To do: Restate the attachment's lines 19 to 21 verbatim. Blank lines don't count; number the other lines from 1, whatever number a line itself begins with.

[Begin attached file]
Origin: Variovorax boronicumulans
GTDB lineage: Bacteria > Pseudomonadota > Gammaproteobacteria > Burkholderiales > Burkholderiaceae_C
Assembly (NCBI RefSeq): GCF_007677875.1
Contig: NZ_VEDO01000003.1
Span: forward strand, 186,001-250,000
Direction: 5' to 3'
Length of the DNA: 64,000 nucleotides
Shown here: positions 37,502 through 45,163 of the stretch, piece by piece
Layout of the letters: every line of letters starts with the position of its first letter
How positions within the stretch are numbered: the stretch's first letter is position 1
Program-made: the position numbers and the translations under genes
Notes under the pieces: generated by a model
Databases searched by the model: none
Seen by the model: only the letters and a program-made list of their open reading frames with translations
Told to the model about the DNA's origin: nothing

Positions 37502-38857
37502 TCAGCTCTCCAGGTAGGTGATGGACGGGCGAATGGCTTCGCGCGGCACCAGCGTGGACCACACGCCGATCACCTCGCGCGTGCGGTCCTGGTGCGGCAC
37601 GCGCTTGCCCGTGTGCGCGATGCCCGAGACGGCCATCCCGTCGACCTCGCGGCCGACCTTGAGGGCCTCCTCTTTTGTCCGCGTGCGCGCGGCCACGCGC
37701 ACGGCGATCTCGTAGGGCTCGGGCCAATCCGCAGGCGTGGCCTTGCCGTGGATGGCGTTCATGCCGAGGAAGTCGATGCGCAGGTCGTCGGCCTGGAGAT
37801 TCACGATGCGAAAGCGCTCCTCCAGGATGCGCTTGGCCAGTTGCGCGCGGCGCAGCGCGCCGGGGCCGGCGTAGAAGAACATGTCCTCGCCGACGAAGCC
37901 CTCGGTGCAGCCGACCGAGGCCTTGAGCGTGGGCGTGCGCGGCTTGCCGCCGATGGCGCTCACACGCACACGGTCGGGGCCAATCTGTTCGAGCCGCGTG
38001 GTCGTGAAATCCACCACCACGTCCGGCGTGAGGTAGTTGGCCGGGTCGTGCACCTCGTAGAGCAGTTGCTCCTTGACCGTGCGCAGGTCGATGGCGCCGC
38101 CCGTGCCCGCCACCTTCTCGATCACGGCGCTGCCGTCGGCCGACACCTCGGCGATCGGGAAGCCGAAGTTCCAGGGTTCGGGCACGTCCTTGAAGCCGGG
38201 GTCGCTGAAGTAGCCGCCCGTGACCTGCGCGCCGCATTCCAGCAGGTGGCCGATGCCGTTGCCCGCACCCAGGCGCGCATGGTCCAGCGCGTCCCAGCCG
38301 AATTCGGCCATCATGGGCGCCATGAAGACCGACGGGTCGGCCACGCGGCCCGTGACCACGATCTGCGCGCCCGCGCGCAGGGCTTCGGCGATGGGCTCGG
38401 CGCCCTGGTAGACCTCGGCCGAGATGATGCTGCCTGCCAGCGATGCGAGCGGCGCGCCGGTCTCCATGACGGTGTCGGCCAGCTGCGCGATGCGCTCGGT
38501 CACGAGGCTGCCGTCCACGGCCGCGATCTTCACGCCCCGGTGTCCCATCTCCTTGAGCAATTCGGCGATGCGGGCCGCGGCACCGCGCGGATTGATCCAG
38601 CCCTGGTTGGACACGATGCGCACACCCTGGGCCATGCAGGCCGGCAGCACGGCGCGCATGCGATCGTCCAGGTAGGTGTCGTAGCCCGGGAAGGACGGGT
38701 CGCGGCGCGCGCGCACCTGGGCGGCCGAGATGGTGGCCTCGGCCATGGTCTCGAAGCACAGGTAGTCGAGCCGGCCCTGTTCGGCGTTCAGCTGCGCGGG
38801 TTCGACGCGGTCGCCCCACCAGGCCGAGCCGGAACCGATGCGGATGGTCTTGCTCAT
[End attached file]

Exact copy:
37701 ACGGCGATCTCGTAGGGCTCGGGCCAATCCGCAGGCGTGGCCTTGCCGTGGATGGCGTTCATGCCGAGGAAGTCGATGCGCAGGTCGTCGGCCTGGAGAT
37801 TCACGATGCGAAAGCGCTCCTCCAGGATGCGCTTGGCCAGTTGCGCGCGGCGCAGCGCGCCGGGGCCGGCGTAGAAGAACATGTCCTCGCCGACGAAGCC
37901 CTCGGTGCAGCCGACCGAGGCCTTGAGCGTGGGCGTGCGCGGCTTGCCGCCGATGGCGCTCACACGCACACGGTCGGGGCCAATCTGTTCGAGCCGCGTG